OUR slashes application for water, sewerage rate hike

OUR slashes application for water, sewerage rate hike

• 4% increase for residential, commercial customers and schools • Regulator finds weaknesses, major data gaps in submission

Wednesday, December 11, 2019

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An application for hefty increases in water and sewerage rates by the National Water Commission (NWC) has been drastically slashed by the Office of Utilities Regulation (OUR), which also reduced the requested three-year tariff hike period to 24 months on an interim basis because the agency failed to provide the regulator with all the requested information.


The OUR released its decision yesterday, saying that residential and commercial customers, schools and condominiums will see an overall increase of about four per cent in water rates, which became effective on Monday this week and will be reflected in customers' bills starting next January.


“On average, customers paying water as well as sewerage rates will see an overall increase of between 15.5 per cent and 17.8 per cent,” the OUR said, pointing out that most of NWC's customers do not pay for sewerage.


According to the OUR, it found weaknesses and major data gaps in the NWC's submission, including a cost of service study and an asset valuation report needed for a full tariff assessment.


Consequently, the OUR said it “concluded that it would not now be prudent to establish the normal five-year tariff”.


In giving the background to the decision, the OUR said the NWC had submitted its tariff application on October 2, 2018 for a review to its water and sewerage rates and quality of service standards.


The regulator explained that based on convention, it sets the NWC tariff on a five-year review cycle. However, the NWC had requested that the OUR consider a three-year tariff period for January 2019 to December 2021.


“The proposed tariff was predicated on a revenue requirement of $33.9 billion. This translated to an average increase of 23 per cent for revenue from water charges and 38 per cent for revenue from sewerage charges, relative to NWC's 2017 test-year revenues. The overall requested increase for the 2017 test-year revenues was 26 per cent,” the OUR said.


“In addition to its original tariff application, the NWC in July 2019 submitted a revised tariff proposal which essentially retained all the elements of its earlier submission, but requested an acceleration in its K-Factor programme through an increase in its K-Factor allotment from 16 per cent to 20 per cent,” the OUR added.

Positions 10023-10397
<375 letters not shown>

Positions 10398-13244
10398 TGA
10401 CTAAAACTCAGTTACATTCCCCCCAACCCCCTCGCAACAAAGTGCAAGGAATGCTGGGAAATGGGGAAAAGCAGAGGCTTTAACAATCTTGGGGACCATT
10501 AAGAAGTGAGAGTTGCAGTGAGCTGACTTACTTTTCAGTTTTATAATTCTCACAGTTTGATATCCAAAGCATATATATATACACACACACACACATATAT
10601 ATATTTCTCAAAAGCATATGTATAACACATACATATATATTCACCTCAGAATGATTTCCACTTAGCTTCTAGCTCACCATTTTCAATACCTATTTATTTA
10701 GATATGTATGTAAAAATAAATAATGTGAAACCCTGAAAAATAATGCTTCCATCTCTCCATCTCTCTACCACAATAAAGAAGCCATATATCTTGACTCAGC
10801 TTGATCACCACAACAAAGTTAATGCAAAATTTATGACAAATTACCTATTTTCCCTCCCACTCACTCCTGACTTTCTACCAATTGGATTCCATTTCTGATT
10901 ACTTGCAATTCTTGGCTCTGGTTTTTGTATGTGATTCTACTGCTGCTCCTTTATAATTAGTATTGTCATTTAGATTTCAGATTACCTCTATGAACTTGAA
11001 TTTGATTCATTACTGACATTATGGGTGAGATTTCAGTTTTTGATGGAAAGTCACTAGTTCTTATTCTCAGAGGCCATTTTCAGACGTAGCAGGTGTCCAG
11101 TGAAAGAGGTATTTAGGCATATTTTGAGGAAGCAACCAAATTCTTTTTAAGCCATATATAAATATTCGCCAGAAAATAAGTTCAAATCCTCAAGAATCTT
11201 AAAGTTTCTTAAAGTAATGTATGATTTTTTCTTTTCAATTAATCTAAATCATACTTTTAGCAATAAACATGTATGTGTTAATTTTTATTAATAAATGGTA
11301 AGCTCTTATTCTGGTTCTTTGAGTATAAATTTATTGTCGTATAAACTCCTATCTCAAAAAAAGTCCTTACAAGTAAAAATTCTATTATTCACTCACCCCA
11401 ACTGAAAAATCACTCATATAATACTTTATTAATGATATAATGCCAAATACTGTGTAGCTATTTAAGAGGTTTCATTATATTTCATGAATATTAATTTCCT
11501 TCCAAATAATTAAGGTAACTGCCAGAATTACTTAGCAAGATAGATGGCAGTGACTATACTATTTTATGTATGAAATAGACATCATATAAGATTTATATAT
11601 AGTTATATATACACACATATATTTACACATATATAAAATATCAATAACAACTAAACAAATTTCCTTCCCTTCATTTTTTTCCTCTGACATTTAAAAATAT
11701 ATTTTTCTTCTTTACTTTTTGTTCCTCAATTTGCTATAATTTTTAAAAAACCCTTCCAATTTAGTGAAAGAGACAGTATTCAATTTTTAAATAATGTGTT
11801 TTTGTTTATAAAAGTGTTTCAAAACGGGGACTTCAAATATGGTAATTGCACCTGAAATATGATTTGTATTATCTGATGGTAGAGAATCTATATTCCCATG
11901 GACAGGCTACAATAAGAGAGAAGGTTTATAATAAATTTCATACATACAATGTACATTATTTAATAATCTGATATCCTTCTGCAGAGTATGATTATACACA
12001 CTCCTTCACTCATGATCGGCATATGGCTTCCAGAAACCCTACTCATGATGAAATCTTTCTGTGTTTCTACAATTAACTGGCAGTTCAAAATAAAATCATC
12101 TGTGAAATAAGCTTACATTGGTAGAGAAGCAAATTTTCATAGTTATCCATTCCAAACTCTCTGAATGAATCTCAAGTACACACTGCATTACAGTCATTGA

Yesterday, the OUR said, based on the NWC's objective to hasten the pace of non-revenue water reduction, it has approved the request to increase the K-Factor from 16 per cent to 20%. However, the regulator has mandated that the NWC refine the priority and the sequencing of its projects and present a revised slate of non-revenue water projects to the OUR for approval within three months of yesterday's determination notice.


The K-Factor is an OUR-monitored facility which allows the NWC to use a pre-determined percentage on customers' bills to implement non-revenue water reduction, sewerage and other specifically approved operational efficiency projects. The K-Factor funds are later repaid to customers as an X-Factor on their bills.


The OUR also said that the NWC will be expected to formally apply for a full tariff review 20 months after the effective date of the current determination notice. That is, by August 2021.

Other decisions made by the OUR pertaining to the NWC's application

1) The consolidation of residential tariff structure from six blocks to four. The NWC had requested a reduction to three blocks. However, the OUR determined that in the absence of more detailed information it would be more prudent to consolidate to four blocks, based on usage.

2) The OUR has approved the introduction of a 'standby charge' for major commercial customers that retain NWC's service connection only as backup supply. The OUR recognises that NWC incurs a cost in making additional capacity available for these occasional consumers, therefore it is only fair that these customers should pay the incremental cost commensurate with the convenience.

Requests the OUR did not approve

1) The introduction of a sewerage service charge to reflect NWC's fixed cost of providing customers with sewerage services. The NWC had proposed the introduction of this new charge for customers who have been disconnected from the NWC's water supply for non-payment of bills, but still benefit from sewerage services. The OUR takes the view that while the proposal is, in principle, reasonable, the NWC's proposal has not passed the concept stage and requires further development.

2) The introduction of a new regime for charging commercial customers who use water as an input to their operations, but who do not return all water as wastewater to the NWC's sewerage network. NWC wanted this charge to replace the Economic Development Wastewater Tariff (EDWT), which allows a lower sewerage rate for these customers. The OUR takes the view that the proposed methodology which places the emphasis on volumes instead of the rate is feasible but the NWC did not present an implementation strategy. Accordingly, the EDWT shall remain in effect.

3) The NWC's proposal to apply a late payment interest charge to commercial accounts that remain unpaid seven days after the due date of the bill. The OUR took the view that the proposal was not presented in sufficient detail, and has asked the NWC to develop and present a proposal to the OUR within six months of the effective date of this determination notice for the OUR to take a final decision regarding this issue.

The NWC's determination notice can be found on the OUR's website: www.our.org.jm.


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